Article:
Equine Health Update EHU Vol 19 Issue 3 - Page 21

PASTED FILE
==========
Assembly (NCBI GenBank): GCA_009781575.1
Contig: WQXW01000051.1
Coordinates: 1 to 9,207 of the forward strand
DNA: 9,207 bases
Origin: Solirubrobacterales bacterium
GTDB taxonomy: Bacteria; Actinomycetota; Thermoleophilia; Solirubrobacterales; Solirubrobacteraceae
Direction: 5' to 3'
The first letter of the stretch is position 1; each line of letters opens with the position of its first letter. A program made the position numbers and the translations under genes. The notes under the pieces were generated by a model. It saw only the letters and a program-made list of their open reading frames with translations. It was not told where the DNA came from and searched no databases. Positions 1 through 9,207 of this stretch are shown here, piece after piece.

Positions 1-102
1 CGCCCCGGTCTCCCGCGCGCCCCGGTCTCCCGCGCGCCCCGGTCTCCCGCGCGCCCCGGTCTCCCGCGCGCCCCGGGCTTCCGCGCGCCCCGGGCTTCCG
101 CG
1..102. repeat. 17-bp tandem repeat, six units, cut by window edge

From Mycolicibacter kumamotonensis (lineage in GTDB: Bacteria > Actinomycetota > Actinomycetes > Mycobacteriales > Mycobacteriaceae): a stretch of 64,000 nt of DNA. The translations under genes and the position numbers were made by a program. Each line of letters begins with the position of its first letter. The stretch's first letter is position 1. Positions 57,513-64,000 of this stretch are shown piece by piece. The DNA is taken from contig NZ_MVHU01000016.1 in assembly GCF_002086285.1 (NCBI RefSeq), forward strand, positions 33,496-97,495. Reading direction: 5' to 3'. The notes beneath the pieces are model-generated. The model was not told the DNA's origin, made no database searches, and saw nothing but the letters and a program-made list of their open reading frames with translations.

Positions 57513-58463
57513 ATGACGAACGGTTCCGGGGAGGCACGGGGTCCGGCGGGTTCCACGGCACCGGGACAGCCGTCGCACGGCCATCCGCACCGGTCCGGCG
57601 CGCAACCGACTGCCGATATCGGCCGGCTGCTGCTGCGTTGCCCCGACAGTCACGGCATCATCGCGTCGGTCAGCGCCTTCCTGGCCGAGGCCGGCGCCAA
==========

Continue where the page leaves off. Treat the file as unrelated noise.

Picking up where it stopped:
EQUINE | Equine Disease Update with which they have contact. Some carrier horses may be recog¬nized by an intermittent unilateral nasal dis- charge, cough, or have palpable swelling in the throat- latch area below the larynx. Numbers of viable S. equi in infected guttural pouches become very few and de- tection of carrier horses generally requires direct endo- scopic examination and sampling of the pouch. Bacteriologic Culture: Nasal swabs and na-sopharyngeal washes collected two to three days after onset of fever in the acute phase of strangles and pus from abscesses usually contain abundant S. equi. The characteristic wa- tery colonies are easy to recognize on appropriate selec- tive culture media within 18 hours of incubation. Sugar fermentation assays can then be completed in three hours to confirm identity. The wide availability, low cost, and diagnostic certainty provided by demonstra¬tion of the pathogen argue strongly for inclusion of culture in strangles outbreak diagnosis. Ideally, three to five horses in a nascent outbreak should be cultured to es- tablish presence of the pathogen and mitigate effects of poor sample quality. In contrast to its value in acute phase diagnosis, culture has low sensitivity in detection of chronic carrier horses. This is explained by massive die-off of S. equi in pus-filled guttural pouches in combi- nation with infrequent drainage into the nasopharynx. Polymerase Chain Reaction (PCR): A variety of formats and gene targets based on PCR have been shown to be at least three times more sensitive than culture in detec- tion of S. equi in diagnostic samples from the nasophar- ynx and guttural pouch. PCR will detect DNA of S. equi in numbers too few to be detectable by culture and is effective in the presence of background contaminants. However, in addition to cost and limited local availability, a positive PCR reaction is not proof of presence of viable S. equi and hence there is risk of false positive reactions. Also, PCR is vulnerable to accidental contamination dur- ing collection and in the laboratory. Nevertheless, PCR is by far the most sensitive diagnostic aid in detection of pos¬sible guttural pouch carrier horses. Detection of Serum Antibody: S. equi specific antibody responses are detectable in serum two to three weeks following exposure, persist at high levels in most horses for 10-12 weeks, and—with the exception of SeM anti- bodies—decline to near baseline by 30 weeks. Ideally, antibody responses to two or three proteins of S. equi should be mea¬sured in combination for greatest sensi- tivity and allow for differences in responses of individual horses. A positive level of antibody may indicate infec- tion or vaccination within the previous six months or possibility of persistent guttural pouch carriage. Serol- ogy is especially helpful in diagnosis of occult (bastard) strangles abscesses and S. equi associated immune me- diated vasculitis (purpura). Affected horses usually have very high antibody levels to S. equi proteins. Serology is also helpful in deciding whether to vaccinate. Horses with a preexisting positive level of antibody are likely to have protective immunity and a few of these will be at risk of developing purpura if vaccinated. Contact: John F.Timoney, DSc, MVB, MS, PhD jtimoney@uky.edu (859)218-1106 Maxwell H. Gluck Equine Research Center University of Kentucky Lexington, KY Biosecurity at Equine Events A disease-related “perfect storm” occurs when risk fac- tors and a pathogen successfully in¬teract, resulting in the introduction and spread of an infectious organism among a susceptible population. In the world of equine events, a perfect storm is plausible if: 1. Susceptible, stressed horses are expos ed to an in- fectious disease agent. 2. The conditions and environment at the event sup- port transmission and infection. • Volume 19 no 3 • September 2017 • 21